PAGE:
An alumna was inspired by a class assignment to make a documentary on the Young Lords. Now it’s being shown on The New York Times’ Op-Docs.

So much crystalized for Emma Francis-Snyder ’15 at Brooklyn College.

She was a child of the upper-middle-class haven of Westchester, New York, born into a politically engaged family, including a British mother who constantly decried the American health care system. Social justice issues always tugged at her, but she wasn’t sure where she fit in some of the movements that popped up around them.

She had gone to a community college, ended up in New Orleans after Hurricane Katrina building houses with Habitat for Humanity, traveled the country a bit, and then decided she was ready to go back to school in 2011.

Francis-Snyder landed at Brooklyn College when the Occupy Wall Street movement was picking up steam and students were protesting planned tuition increases and the New York City Police Department’s treatment of Muslims.

“I was having my own personal journey, having grown up in a very White suburb, being affected by these issues but not in the same direct way as some of the other students,” she says.

That’s when the CUNY Baccalaureate student, who was studying social documentation and documentary film, picked up a camera.

“I thought: Maybe this is how I can be of service,” she says, noting that her very first film was of a protest at Brooklyn College.

In an independent study course, she read about the Young Lords, a grassroots group of Latino and African-American activists who styled themselves after the Black Panthers and advocated for community control of public institutions. Francis-Snyder thought they were amazing.

“Brooklyn College was a moment in time for me when the intersectionality of all my education was coming into play. I was having an awakening and re-learning history,” she says. “I was delving into viewpoints on some of these groups and events that were radically different from the story I had been told in school. And I was blown away.”

In a course on documentary filmmaking, the former Rosen Fellow made her first attempt at covering the Young Lords’ takeover of Lincoln Hospital in the South Bronx in summer 1970, an event that changed public health care and ended up procuring one of the first Patient’s Bill of Rights. The cast and crew were mostly Brooklyn College students.

“It wasn’t very good,” she says. “But I learned a lot.”

After graduation, she worked on a few documentaries and took a day job as an archivist for a production company. But the story about the Young Lords stuck with her. During her research, she had made inroads with some of the group’s leaders and always wanted the world to know how consequential their actions were.

“I think the Lincoln Hospital takeover was one of the most important events in U.S. history, but no one knows about it,” she says.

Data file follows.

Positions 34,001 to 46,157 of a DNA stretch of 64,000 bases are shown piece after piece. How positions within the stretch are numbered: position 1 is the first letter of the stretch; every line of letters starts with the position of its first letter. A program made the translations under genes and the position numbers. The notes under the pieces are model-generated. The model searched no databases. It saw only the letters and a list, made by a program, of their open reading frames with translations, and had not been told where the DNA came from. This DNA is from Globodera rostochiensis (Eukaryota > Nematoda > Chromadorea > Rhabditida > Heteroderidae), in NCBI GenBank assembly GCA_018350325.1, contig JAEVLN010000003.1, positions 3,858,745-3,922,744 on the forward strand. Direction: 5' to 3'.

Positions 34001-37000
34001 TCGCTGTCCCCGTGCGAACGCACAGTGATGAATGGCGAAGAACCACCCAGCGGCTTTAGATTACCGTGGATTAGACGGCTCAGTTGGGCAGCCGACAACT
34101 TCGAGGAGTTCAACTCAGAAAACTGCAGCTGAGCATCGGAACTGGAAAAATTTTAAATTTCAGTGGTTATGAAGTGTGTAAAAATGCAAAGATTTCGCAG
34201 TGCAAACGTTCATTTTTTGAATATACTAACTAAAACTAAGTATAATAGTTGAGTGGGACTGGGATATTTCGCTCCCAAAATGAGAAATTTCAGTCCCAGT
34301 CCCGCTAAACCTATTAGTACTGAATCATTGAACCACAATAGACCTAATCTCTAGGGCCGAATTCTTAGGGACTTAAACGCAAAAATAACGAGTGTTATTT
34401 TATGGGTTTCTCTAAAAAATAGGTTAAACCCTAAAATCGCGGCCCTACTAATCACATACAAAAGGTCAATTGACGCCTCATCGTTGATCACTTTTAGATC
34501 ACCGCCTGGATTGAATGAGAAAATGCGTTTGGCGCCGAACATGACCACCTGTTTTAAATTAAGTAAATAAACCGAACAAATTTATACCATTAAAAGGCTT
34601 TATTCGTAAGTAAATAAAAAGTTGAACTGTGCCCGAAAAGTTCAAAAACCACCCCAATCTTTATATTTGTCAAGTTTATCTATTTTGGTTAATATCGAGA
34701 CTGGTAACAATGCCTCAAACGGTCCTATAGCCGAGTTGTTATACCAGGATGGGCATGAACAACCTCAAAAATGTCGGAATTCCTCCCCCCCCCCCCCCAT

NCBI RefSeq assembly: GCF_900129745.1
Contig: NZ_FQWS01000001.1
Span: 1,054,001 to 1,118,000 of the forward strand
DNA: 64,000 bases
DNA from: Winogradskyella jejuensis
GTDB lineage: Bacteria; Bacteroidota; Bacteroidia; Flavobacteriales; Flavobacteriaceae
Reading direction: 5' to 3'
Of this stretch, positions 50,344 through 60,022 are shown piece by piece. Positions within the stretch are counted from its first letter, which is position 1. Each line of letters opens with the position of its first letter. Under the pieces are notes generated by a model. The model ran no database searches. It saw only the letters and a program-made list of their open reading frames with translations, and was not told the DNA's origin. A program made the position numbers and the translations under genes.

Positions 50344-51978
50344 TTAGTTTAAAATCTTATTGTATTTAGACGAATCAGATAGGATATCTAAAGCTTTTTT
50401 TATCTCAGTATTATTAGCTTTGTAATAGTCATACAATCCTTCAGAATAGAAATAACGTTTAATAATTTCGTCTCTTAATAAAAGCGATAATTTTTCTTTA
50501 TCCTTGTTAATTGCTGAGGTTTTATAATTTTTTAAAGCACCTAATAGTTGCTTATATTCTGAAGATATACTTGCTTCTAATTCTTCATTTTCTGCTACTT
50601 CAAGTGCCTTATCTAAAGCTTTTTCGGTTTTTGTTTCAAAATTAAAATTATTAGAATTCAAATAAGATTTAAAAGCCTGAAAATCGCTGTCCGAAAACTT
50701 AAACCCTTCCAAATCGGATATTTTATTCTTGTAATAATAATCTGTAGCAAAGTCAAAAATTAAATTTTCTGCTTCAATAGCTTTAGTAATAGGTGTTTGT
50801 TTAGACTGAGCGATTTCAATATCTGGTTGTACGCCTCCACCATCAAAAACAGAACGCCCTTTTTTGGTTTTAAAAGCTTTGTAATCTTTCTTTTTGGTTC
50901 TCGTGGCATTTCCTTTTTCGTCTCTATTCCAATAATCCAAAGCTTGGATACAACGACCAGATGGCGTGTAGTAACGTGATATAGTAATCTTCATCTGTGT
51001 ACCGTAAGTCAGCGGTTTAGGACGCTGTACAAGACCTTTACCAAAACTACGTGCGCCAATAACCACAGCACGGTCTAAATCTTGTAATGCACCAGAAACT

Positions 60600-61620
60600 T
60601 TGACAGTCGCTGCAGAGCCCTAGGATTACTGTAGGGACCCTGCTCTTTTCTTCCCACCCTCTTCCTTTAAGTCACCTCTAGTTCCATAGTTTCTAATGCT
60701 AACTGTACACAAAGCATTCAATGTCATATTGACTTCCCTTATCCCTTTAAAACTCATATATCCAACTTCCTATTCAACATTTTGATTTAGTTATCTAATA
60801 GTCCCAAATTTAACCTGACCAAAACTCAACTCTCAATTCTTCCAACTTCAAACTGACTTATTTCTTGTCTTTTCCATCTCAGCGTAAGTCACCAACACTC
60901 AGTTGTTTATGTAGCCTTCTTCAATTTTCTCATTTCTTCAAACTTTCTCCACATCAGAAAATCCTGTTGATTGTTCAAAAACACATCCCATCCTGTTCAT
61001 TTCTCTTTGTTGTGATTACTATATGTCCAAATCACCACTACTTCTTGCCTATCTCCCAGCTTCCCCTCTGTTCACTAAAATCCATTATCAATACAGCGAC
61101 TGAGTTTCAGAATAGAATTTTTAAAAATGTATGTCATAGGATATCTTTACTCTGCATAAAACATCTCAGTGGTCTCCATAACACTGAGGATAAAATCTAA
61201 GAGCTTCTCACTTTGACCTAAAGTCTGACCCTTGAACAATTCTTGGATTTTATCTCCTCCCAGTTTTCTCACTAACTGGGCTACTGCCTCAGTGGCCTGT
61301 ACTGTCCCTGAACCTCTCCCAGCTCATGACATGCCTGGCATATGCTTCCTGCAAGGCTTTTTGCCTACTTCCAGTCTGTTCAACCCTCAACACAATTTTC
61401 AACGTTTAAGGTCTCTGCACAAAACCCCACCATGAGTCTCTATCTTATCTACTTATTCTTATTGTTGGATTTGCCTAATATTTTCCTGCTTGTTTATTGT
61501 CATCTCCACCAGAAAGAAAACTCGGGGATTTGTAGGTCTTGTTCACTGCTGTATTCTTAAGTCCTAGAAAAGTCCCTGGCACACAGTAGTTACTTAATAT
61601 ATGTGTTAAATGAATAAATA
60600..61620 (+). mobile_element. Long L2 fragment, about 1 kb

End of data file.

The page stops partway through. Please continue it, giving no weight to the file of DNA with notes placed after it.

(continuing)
She toiled over whether she was the right person to tell the story and even offered it at one point to a Puerto Rican filmmaker who turned her down and encouraged her to pursue it.

“That was heartbreaking, but I thought it was the right thing to do,” she says, explaining that she thought the documentary might be better off in the hands of a person of color. “There was this weight of having to do a really good job.”

But she says she realized that though she had worked on some important projects, none were as meaningful to her as this one. So she gathered many of the same filmmaking friends who helped her on the first incarnation, shot much of the recreations on the Brooklyn College campus, and brought on board former Young Lords Iris Morales and Micky Melendez as consulting producers.

“It’s their story. Having them invested in the film was to my benefit as much as it was to theirs,” she says. “We can only get so far alone. That’s why I love filmmaking. It takes collaboration. I love working with other people to create art.”

While pitching the documentary, which she named “Takeover,” at the Brooklyn Film Festival in 2017, she caught the eye of influential filmmaker Tony Gerber and his wife, Pulitzer Prize–winning playwright Lynn Nottage. The couple co-founded a production company and wanted to help Francis-Snyder get her documentary done.

They introduced her to people who could help her secure funding and she received support from the Ford Foundation, Open Society Foundations, the National Museum of Puerto Rican Arts and Culture, and The Gotham.

Then things started to take off.

Takeover” premiered at the 2021 Tribeca Film Festival, and in June, The New York Times reached out in a bid to purchase the production rights. It is now a part of the newspaper’s Op-Docs, a series of short documentaries by independent artists that it considers among “the best nonfiction filmmaking from around the world.”

“I couldn’t have dreamed of more,” says Francis-Snyder, whose next project will tell the personal story of her family’s struggle to serve as her father’s caretakers as his health declines. “I just knew that people deserved to know this story. That’s why I kept pushing.”